• pass control to the viewer with fgViewerMain or initialize using fgMainInit
  • catch throwables and other fatal error conditions, providing appropriate error messages
src/Main/Main fgMainInit( int argc, char **argv )
  • set logging level and enable logging
  • setup globals as an instance of FGGlobals.
    • see src/Main/globals.cxx constructor FGGlobals::FGGlobals()
  • make sure there's a valid FG_HOME directory and set up logging there
  • set the version & log the version, build type and Jenkins or Hudson build id
  • seed the random number generator
  • set up a few things in globals
  • decide if we're using a launcher
    • see below src/Main/Main.cxx Launcher for details
  • set read-only mode when more than one flightgear instance is found
  • load configuration data
    • see src/Main/Main.cxxfgInitConfig
  • initalize aircraft paths
    • see: src/Main/fg_init.cxx fgInitAircraftPaths and fgInitAircraft
  • create an instance of the addon manager
    • see below src/Add-ons/AddonManager.cxx
  • check that the paths are allowed when they come from an untrusted source
  • create an instance of an embedded resource manager
    • see below simgear::EmbeddedResourceManager createInstance
    • and initFlightGearEmbeddedResources
  • get the preferred language and set the locale
  • initialize the windows/graphics environment
    • see viewer/fg_os_osgviewer.cxx fgosinit(int* argc, char** argv)
  • register fgIdleFunction
    • see fgRegisterIdleHandler in Main/fg_os_common.cxx and fgIdleFUnction in Main/main.cxx
  • Initialize sockets
    • simgear::Socket::initSockets()
  • setup alpha channel for Clouds3D
    • fgOSOpenWindow(true /* request stencil buffer */);
    • fgOSResetProperties();
  • fntInit();
  • globals->get_renderer()->preinit();
  • ATIScreenSizeHack
  • fgOutputSettings();
  • disable the screensaver
  • pass control off to the master event handler
    • See viewer/fg_os_osgviewer.cxx fgOSMainLoop() (next)
  • cleanup
    • frame_signal.clear();
    • fgOSCloseWindow();
    • simgear::clearEffectCache();
    • delete globals;
    • globals = NULL;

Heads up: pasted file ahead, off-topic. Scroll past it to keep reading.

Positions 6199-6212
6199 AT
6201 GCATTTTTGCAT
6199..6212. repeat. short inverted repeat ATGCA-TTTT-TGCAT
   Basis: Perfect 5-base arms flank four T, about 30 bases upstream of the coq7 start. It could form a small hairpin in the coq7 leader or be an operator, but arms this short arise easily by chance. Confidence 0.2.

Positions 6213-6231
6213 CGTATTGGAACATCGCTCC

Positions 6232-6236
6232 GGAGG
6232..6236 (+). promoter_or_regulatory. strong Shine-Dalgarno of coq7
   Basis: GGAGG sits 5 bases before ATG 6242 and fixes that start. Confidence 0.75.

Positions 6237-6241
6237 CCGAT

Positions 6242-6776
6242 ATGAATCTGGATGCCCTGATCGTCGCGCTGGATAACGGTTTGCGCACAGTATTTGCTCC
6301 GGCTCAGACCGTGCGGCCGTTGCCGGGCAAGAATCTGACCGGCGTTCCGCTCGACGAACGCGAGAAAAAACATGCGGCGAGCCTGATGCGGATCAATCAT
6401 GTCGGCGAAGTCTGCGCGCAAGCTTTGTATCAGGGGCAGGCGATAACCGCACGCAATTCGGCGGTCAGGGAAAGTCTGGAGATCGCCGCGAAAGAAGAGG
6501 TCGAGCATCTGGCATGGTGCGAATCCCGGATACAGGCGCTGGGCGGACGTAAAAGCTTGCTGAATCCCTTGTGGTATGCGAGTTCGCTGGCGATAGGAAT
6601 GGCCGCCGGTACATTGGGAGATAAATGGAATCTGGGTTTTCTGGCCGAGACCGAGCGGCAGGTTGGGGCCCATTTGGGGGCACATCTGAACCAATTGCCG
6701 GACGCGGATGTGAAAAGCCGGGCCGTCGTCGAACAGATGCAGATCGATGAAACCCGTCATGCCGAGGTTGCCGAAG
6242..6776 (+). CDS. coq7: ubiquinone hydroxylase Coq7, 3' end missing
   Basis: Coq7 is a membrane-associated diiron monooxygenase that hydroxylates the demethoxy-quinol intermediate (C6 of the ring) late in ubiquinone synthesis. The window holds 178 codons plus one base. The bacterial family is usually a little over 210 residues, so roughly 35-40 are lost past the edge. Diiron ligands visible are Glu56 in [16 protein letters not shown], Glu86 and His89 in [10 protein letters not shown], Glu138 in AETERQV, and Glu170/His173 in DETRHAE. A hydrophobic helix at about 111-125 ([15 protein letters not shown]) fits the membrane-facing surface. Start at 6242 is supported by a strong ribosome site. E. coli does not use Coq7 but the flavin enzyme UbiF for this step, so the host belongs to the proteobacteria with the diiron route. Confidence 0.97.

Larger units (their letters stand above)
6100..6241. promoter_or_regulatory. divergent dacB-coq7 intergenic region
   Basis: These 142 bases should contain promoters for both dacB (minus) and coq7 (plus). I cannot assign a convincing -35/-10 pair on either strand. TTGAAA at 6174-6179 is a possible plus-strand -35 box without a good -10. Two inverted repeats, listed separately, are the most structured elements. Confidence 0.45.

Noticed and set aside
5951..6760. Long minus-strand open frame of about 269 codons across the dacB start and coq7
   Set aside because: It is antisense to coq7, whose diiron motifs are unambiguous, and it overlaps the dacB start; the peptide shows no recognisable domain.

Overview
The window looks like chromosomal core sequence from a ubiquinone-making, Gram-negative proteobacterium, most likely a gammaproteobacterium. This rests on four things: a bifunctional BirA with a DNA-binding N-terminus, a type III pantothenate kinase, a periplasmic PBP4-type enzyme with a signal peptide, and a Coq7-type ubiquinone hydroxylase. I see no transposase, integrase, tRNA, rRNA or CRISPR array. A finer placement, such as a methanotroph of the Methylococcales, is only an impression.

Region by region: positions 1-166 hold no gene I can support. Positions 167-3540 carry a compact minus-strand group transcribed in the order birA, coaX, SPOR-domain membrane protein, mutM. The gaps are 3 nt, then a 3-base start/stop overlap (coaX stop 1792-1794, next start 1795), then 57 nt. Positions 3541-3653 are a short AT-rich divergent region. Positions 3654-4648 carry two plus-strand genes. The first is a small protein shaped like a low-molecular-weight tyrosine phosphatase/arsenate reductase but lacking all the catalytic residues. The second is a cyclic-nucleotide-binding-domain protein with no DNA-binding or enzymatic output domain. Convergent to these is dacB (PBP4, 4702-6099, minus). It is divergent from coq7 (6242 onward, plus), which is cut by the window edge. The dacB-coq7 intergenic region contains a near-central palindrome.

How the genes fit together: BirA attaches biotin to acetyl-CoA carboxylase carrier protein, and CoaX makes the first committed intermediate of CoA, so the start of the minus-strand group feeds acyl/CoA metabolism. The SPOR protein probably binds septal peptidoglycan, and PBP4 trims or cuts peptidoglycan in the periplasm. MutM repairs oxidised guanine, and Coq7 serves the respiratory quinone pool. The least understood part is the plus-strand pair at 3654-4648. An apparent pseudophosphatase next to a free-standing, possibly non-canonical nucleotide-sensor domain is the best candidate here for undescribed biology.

• delete the NavCache here. This will cause the destruction of many cached objects (eg, airports, navaids, runways).
    • delete flightgear::NavDataCache::instance();
  • return to bootstrap.cxx Main return result;
viewer/fg_os_osgviewer.cxx fgOSMainLoop()
  • Release the viewer's context at end of frame hint
    • viewer->setReleaseContextAtEndOfFrameHint(false)
  • If the viewer is not realized yet, realize it. We still see nothing in the window
    • viewer->realize()
here's the loop:
  • get the idle handler
    • fgIdleHandler idleFunc = globals->get_renderer()->getEventHandler()->getIdleHandler();
  • run the idle handler It's not clear what this is. It's either fgMainLoop or fgIdleFunction
    • (*idleFunc)()
  • update the screen
    • globals->get_renderer()->update();
  • timestamp the frame
    • viewer->frame( globals->get_sim_time_sec() );
Main/main.cxx fgIdleFunc
  • normal startup has states 0, 2, 3, 4, 5, 7, 8, 9, 10, 900 1000
  • reset startup has 2000, 2005, 2007, 8, 9, 10, 900, 1000
  • state 1000 sets fgMainLoop as the idle function. a reset sets it back to fgIdleFunc
  • state 0 checks the openGL version and sets video options
    • see checkOpenGLVersion() and fgSetVideoOptions()
  • state 2 sets /sim/rendering/initialized true and initializes terrasync with initTerrasync()
  • state 3 loads nav data
    • fgInitNav()
  • state 4 initalizes scenery, but there's not call here
  • state 5
    • initializes some general items with fgInitGeneral()
    • adds the TimeManager
      • globals->add_new_subsystem<TimeManager>(SGSubsystemMgr::INIT)
    • initializes property based commands
      • fgInitCommands(); and fgInitSceneCommands();
    • registers Subsystem Commands
      • flightgear::registerSubsystemCommands(globals->get_commands());
    • initializes the material manager
      • globals->set_matlib( new SGMaterialLib )
      • simgear::SGModelLib::setPanelFunc(FGPanelNode::load)
  • state 7
    • Initializes Position
      • flightgear::initPosition(); and flightgear::initTowerLocationListener();
    • Initializes somethingin SGModelLib
      • simgear::SGModelLib::init(globals->get_fg_root().local8BitStr(), globals->get_props());
    • initializes the time manager instantiated in state 5
      • auto timeManager = globals->get_subsystem<TimeManager>(); timeManager->init();
  • state 8
  • Create subsystems
    • fgCreateSubsystems(isReset)
  • log the time spent creating subsystems